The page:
Designing a sense of place
McDonald, Caroline Conley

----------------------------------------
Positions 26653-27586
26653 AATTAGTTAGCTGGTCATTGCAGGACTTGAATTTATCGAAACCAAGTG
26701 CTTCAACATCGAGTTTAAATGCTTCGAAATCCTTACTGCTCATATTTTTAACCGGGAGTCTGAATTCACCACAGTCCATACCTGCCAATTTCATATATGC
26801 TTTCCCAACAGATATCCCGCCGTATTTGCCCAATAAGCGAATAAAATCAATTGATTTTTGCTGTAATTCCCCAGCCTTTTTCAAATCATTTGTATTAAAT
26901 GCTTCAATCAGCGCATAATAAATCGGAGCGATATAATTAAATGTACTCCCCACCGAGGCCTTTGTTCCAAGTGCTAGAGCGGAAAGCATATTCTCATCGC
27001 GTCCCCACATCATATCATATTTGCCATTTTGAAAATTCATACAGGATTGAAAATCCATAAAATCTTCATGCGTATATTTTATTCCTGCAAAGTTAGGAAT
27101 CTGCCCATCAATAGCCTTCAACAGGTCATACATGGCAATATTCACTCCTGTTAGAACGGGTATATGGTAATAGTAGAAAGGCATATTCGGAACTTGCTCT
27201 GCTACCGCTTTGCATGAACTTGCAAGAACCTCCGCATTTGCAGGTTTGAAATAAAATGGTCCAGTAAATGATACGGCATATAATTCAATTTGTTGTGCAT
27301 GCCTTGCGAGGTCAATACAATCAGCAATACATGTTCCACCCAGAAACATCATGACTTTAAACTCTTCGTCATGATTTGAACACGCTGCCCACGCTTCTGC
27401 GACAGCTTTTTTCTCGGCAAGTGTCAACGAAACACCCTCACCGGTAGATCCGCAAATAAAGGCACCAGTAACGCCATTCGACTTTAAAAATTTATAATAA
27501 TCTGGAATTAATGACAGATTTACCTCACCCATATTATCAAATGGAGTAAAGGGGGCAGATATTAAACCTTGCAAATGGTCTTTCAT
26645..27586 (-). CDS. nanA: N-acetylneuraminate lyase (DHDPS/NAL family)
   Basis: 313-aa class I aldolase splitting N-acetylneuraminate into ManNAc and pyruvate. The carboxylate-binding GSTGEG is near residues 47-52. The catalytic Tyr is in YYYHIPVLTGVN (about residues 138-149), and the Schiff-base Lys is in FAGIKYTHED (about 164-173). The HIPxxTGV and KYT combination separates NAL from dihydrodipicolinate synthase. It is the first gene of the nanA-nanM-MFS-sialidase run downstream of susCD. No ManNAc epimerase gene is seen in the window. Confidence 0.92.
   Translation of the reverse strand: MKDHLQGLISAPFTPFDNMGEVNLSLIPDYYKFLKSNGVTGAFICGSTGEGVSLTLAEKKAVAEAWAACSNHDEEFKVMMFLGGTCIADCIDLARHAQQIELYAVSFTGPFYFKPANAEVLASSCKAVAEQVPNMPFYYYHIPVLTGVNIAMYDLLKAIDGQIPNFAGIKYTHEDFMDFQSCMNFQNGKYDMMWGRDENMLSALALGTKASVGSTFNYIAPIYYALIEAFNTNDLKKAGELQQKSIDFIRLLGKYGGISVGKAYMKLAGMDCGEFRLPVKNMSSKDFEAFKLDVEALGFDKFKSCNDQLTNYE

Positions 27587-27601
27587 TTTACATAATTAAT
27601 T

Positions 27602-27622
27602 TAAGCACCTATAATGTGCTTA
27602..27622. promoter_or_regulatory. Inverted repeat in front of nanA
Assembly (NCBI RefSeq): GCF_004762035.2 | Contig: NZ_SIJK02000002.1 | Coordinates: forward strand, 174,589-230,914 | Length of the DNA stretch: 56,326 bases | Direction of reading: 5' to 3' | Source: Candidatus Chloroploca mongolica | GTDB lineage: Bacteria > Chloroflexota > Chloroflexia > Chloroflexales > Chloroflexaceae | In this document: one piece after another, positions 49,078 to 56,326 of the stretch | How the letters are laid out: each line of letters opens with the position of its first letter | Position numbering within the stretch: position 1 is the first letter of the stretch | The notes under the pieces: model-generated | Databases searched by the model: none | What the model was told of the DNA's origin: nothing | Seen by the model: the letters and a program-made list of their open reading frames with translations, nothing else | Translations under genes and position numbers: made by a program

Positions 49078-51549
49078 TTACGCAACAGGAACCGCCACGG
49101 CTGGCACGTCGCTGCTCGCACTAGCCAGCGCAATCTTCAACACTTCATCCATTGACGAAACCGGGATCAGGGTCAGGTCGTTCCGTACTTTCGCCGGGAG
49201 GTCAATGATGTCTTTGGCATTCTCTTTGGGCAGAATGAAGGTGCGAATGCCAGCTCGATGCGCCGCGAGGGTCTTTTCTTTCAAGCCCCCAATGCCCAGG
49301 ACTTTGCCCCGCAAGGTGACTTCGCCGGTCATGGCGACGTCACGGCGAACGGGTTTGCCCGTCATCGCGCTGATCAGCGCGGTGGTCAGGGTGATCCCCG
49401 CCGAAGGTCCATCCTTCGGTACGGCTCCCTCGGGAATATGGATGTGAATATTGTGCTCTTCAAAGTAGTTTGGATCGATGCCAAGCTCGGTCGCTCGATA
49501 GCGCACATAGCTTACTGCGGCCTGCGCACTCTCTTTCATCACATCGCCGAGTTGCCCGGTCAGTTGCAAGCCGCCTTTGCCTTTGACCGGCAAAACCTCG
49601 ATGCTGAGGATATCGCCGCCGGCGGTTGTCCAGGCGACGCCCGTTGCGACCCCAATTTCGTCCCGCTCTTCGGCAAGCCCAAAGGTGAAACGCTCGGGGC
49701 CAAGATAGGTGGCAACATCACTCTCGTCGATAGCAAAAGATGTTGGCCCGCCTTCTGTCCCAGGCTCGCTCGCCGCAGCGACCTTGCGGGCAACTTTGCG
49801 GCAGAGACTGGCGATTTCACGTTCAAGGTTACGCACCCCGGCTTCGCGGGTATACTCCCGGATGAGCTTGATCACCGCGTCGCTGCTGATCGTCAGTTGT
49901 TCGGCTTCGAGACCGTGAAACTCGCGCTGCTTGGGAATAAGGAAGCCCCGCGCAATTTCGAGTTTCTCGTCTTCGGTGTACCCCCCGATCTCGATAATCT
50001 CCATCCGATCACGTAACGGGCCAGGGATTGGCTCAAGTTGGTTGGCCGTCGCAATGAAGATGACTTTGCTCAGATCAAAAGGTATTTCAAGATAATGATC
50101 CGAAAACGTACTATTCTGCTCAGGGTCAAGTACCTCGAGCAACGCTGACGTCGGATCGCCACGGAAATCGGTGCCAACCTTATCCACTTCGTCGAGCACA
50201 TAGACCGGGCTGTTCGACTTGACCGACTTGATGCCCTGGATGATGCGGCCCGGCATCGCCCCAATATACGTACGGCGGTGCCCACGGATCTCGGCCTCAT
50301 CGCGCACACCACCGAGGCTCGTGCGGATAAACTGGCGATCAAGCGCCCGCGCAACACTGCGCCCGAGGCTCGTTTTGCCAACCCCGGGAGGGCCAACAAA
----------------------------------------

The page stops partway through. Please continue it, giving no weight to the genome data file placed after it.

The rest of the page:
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The origins of site-based, participatory commemorative art in America began in the mid-twentieth century as a response to traditional representational memorials, empty modernist formalism, and a growing desire for the public commemoration of the country’s significant history, leaders, and events. The aesthetics of these experiential memorials were influenced by the form, as well as the conceptual and rhetorical qualities, of contemporary outdoor sculpture, architecture and landscape architecture and their emphasis on environmental art, site-specific sculpture and earthworks. This mid-twentieth century postmodern commemorative art provided the aesthetic and political foundation for the Vietnam Veterans Memorial and the proliferation of participatory memorials in the 1980-90s. This thesis examines late-twentieth century American participatory commemorative art as a distinct and significant cultural resource brought about by the unique socio-cultural values inherent in public commemoration, experience-based aesthetics and the inclusivist political ideology of its era.
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